A person arrested for dealing methamphetamine in Adams County Indiana told a detective that she regularly purchased drugs from the defendant. The detective did not establish the source’s credibility or corroborate her statements when he obtained a search warrant. While searching the defendant’s trailer in Adams County, the police found eight switchblade knives, a bong, a butane torch, marijuana, a propane torch, two smoking pipes, a digital pocket balance, an aluminum teaspoon, charred aluminum foil, and plastic bags with the corners cut off.
The police arrested the defendant, but did not read him his Miranda Rights. The police did not have a warrant to search the defendant’s garage. At first, the defendant did not give consent, but later consented after the police told him they could apply for a warrant. An officer asked the defendant if there were guns inside the garage and the defendant told her she might find guns. The police found a 9mm pistol, sawed-off shotgun, and eleven bags (9.56 grams) of methamphetamine inside the garage.
The defendant moved to suppress the evidence seized during the search of his trailer and garage. Prior to trial, the court issued a standing order indicating a continuing objection to all of the evidence. A jury in the Adams Circuit Court found the defendant guilty of dealing in methamphetamine, a Class A Felony, possession of a sawed-off shotgun, a Class D Felony, eight counts of possession of a switchblade knife, all Class B Misdemeanors, possession of marijuana, a Class A Misdemeanor, and possession of paraphernalia, a Class A Misdemeanor. The defendant appealed.
The Indiana Court of Appeals reversed the defendant’s convictions for possession of a switchblade knife, possession of marijuana, and possession of paraphernalia. The Court held the search warrant lacked probable cause because it was based on hearsay statements and did not contain any reliable information establishing the source’s credibility. Additionally, the Court held that the source’s statements were not against her penal interest because she offered the information to receive leniency.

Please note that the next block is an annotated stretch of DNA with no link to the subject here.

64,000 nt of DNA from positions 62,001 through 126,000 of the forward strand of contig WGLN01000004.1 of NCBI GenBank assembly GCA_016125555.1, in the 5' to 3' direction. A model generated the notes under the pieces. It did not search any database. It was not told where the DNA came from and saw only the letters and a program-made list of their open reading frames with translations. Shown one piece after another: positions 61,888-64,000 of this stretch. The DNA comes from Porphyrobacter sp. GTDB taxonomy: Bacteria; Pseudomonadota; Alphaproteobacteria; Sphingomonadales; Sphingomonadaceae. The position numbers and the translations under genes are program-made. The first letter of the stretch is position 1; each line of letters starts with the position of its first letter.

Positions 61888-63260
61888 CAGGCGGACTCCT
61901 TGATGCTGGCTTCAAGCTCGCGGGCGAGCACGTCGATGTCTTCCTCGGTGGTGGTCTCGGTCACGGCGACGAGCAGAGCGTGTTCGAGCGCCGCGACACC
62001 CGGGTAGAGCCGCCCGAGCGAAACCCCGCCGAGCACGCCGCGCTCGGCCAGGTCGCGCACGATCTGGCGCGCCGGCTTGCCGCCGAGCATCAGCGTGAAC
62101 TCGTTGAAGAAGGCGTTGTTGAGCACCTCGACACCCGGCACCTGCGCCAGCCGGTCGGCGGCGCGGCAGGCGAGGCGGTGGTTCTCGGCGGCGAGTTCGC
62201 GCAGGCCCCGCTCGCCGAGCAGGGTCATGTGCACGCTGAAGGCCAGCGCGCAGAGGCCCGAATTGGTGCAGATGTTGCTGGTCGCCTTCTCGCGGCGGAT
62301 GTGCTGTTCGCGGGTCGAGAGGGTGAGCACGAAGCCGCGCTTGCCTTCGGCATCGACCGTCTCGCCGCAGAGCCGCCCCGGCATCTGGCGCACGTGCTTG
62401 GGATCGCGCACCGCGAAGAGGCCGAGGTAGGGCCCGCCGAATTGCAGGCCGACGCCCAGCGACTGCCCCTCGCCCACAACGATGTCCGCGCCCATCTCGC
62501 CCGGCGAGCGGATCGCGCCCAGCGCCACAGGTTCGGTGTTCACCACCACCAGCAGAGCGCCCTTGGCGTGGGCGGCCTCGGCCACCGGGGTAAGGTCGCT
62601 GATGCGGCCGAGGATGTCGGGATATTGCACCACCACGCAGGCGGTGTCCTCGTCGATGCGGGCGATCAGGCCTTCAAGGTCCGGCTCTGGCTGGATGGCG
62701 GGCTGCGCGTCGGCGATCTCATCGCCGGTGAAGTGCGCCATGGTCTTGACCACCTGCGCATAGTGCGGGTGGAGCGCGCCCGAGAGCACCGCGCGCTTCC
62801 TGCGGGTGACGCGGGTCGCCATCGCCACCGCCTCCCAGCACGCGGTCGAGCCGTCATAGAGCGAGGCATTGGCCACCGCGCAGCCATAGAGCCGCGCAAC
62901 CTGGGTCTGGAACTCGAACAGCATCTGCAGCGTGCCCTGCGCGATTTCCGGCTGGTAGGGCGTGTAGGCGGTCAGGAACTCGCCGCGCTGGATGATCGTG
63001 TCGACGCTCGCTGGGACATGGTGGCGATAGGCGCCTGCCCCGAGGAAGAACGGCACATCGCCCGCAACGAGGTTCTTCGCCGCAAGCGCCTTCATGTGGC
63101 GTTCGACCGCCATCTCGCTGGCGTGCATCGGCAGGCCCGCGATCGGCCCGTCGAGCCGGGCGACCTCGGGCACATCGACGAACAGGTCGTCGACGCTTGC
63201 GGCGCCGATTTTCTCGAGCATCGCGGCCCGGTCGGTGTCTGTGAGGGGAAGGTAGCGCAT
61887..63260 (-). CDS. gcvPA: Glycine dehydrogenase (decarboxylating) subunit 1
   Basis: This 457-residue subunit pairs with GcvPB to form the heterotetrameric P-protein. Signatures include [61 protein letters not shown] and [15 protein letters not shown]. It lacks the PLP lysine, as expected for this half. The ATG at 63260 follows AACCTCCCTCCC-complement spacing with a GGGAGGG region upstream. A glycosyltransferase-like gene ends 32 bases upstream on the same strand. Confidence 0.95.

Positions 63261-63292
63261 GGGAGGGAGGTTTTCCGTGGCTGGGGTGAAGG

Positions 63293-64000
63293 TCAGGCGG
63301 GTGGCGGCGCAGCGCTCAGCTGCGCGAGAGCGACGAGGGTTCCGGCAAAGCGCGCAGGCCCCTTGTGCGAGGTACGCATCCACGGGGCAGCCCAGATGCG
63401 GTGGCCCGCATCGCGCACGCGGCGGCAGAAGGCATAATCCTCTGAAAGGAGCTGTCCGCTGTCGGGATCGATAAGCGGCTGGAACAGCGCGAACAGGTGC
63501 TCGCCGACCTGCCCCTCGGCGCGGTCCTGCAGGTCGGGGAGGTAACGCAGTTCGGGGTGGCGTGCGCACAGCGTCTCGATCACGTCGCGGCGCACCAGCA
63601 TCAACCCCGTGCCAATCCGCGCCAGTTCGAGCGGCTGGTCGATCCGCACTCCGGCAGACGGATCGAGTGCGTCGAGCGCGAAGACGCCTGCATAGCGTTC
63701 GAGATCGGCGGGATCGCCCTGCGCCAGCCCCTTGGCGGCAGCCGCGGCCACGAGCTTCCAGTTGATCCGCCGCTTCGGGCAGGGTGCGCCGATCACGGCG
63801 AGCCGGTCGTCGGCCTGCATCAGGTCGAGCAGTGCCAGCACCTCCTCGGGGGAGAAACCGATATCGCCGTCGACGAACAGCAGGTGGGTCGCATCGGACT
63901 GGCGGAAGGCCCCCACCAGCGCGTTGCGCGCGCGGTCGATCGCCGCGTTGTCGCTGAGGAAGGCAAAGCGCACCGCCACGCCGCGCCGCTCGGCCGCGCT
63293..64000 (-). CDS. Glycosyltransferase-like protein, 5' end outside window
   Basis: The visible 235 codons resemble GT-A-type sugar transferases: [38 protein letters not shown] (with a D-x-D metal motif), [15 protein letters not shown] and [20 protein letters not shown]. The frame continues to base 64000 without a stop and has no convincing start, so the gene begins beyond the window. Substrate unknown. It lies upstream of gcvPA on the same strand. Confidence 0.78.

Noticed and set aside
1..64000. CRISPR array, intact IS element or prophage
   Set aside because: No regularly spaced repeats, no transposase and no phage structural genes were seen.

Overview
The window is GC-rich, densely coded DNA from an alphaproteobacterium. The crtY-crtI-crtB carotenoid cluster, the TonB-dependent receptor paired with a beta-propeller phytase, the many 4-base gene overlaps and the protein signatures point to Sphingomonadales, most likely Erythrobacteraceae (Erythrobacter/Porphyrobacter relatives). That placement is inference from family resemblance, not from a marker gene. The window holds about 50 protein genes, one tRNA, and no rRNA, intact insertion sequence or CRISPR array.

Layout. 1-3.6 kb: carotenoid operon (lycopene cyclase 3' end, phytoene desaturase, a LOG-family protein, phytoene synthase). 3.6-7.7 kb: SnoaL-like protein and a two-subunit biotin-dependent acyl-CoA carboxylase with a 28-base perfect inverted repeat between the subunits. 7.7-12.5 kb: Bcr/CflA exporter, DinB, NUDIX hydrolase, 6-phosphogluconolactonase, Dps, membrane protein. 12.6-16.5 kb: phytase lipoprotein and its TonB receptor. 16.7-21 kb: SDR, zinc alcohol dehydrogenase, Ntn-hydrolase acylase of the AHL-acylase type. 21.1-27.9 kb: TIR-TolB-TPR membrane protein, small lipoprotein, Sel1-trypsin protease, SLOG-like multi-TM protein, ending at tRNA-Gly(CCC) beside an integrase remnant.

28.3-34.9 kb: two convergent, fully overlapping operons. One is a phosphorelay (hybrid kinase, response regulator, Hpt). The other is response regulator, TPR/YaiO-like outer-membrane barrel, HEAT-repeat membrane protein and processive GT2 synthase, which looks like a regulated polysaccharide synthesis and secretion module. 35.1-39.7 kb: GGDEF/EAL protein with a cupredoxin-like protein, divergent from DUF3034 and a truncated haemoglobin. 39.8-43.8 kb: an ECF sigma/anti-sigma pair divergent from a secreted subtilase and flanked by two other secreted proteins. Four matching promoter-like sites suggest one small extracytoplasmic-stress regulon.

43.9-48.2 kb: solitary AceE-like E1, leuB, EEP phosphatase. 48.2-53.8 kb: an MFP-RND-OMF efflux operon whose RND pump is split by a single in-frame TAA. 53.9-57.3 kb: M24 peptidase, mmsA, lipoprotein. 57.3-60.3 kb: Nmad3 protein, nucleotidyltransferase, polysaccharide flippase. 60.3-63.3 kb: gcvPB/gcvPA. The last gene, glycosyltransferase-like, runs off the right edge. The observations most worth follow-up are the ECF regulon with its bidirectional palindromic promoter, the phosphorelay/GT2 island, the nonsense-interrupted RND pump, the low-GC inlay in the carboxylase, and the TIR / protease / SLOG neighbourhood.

The Court upheld the defendant’s convictions for dealing in methamphetamine and possession of a sawed-off shotgun. The Court found that the defendant voluntarily consented to the search of his garage because the detective merely stated a warrant would be sought rather than obtained. Thus, the defendant’s consent to search his garage was voluntary and the evidence could be used against him. Finally, the Court held that the trial court properly suppressed the defendant’s statements about the location of the guns because the police did not give the defendant his Miranda Rights.
If you are under investigation for any criminal offense, it is important to exercise your right to remain silent, your right to an attorney, and your right against unreasonable search and seizure. It is not uncommon for people to consent to a search or to make damaging and incriminating statements in stressful situations. Gibson Law Office criminal defense attorneys in Fort Wayne and Lafayette can assist you by attacking evidence that was illegally obtained. If you are arrested in Adams County for possession of marijuana, methamphetamines, or other drugs, call our Fort Wayne office. We serve Berne and Adams County. We have the experience to strategically defend your case.